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Distribution and risk assessment of microplastic pollution in a rural river system near a wastewater treatment plant, hydro-dam, and river confluence

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Research published in the journal Scientific Reports discusses the ways microplastics enter riverine systems. The study focuses on the rural Raquette River, in New York, and evaluates distinct locations where microplastic may enter the river. The highest microplastic concentrations were found mostly downstream of a wastewater treatment plant, upstream of the hydro-dam, and in the river confluence.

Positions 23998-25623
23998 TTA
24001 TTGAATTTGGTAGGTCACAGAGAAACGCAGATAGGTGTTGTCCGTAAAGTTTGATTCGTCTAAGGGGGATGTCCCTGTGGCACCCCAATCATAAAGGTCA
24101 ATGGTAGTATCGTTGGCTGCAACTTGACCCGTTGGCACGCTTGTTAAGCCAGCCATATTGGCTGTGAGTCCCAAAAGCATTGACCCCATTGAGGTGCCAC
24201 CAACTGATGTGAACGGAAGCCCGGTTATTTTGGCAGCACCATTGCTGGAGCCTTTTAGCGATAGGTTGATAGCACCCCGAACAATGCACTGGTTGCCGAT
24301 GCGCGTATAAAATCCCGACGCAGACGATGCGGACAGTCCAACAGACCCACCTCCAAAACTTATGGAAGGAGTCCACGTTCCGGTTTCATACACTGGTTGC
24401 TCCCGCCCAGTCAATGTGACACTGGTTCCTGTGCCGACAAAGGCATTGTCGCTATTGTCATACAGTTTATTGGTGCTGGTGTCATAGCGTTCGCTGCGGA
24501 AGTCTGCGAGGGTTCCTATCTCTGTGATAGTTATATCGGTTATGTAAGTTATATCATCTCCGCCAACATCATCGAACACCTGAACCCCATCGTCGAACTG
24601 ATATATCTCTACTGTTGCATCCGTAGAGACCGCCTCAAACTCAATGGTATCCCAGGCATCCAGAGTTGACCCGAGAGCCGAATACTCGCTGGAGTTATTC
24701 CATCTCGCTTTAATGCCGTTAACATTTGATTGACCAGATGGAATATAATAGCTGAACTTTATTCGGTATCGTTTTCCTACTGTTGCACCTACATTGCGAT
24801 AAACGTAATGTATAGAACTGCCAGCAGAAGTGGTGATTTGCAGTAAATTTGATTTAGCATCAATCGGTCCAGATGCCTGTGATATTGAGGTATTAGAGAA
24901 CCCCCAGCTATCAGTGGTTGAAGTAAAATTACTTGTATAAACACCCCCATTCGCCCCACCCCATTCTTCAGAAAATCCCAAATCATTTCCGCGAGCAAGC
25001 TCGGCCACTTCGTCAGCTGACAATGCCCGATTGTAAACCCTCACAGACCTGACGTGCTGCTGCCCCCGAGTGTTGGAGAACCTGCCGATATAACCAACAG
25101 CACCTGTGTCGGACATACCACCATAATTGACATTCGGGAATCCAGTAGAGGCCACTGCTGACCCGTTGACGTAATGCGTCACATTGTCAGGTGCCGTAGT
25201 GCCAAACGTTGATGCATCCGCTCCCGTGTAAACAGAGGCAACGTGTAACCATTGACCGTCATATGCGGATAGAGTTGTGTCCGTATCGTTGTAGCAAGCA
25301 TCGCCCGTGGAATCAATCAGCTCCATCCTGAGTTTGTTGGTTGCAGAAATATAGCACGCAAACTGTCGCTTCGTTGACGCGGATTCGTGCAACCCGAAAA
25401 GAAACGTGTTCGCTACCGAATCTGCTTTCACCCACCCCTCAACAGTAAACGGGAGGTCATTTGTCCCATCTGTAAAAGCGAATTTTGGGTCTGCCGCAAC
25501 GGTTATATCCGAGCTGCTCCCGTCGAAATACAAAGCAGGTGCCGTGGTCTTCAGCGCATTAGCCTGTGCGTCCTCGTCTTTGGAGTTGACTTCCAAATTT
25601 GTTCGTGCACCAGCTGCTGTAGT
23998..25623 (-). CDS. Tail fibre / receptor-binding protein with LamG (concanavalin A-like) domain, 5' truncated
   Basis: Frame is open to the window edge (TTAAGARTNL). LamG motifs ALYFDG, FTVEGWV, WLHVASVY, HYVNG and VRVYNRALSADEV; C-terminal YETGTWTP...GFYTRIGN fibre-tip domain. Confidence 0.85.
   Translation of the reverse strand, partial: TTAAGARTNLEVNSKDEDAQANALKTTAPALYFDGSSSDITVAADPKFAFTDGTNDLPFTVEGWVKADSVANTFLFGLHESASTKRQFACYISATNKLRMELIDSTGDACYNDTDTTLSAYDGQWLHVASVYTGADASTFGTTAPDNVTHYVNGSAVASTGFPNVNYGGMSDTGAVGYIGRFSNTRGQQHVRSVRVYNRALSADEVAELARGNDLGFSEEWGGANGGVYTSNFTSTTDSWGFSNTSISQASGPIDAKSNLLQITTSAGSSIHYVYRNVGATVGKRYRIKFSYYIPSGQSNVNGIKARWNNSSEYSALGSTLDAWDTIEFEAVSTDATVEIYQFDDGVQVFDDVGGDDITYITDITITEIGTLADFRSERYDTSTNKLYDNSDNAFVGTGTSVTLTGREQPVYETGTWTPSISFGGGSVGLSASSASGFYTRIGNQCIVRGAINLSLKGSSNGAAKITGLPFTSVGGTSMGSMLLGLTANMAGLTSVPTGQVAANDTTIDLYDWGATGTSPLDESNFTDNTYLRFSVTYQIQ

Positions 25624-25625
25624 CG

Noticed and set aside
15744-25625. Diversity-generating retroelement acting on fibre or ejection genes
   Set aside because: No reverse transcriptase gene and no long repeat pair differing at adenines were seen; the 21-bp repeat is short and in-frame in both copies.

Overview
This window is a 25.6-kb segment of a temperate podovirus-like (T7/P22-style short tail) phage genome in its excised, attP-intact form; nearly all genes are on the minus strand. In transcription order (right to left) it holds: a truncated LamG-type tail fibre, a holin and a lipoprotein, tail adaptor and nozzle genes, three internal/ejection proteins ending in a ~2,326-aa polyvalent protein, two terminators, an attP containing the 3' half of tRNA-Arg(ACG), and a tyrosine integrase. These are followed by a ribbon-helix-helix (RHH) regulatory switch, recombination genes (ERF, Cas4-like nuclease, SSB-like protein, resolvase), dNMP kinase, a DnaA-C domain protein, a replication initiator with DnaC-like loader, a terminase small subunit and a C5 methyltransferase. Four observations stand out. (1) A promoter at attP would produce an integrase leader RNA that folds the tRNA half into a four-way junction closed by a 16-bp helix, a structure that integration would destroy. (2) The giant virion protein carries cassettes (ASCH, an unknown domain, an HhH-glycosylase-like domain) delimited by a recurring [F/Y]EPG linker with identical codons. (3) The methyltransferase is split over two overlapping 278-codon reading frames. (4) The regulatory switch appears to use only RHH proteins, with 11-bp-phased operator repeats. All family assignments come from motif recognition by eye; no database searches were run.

Abstract: Rivers are the natural drainage system, transporting anthropogenic wastes and pollution, including microplastics (plastic < 5 mm). In a riverine system, microplastics can enter from different sources, and have spatial variance in concentration, physical and chemical properties, and imposed risk to the ecosystem. This pilot study presents an examination of microplastics in water and sediment samples using a single sample collection from the rural Raquette River, NY to evaluate a hypothesis that distinct locations of the river, such as downstream of a wastewater treatment plant, upstream of a hydro-dam, and river confluence, may be locations of higher microplastics concentration. In general, our results revealed the presence of high microplastic concentrations downstream of the wastewater treatment plant (in sediments), upstream of the hydro dam (both water and sediment), and in the river confluence (water sample), compared to other study sites. Moreover, the risk assessment indicates that even in a rural river with most of its drainage basin comprising forested and agricultural land, water, and sediment samples at all three locations are polluted with microplastics (pollution load index, PLI > 1; PLIzone = 1.87 and 1.68 for water and sediment samples respectively), with risk categories between Levels I and IV (“minor” to “danger”). Overall, the river stands in a “considerable” risk category (PRIzone = 134 and 113 for water and sediment samples respectively). The overall objective of this pilot study was to evaluate our hypothesis and advance our understanding of microplastic dynamics in rural river systems, elucidating their introduction from a point source (wastewater treatment plant), transit through an impediment (hydro-dam), and release into a vital transboundary river (confluence of Raquette-St. Lawrence Rivers).

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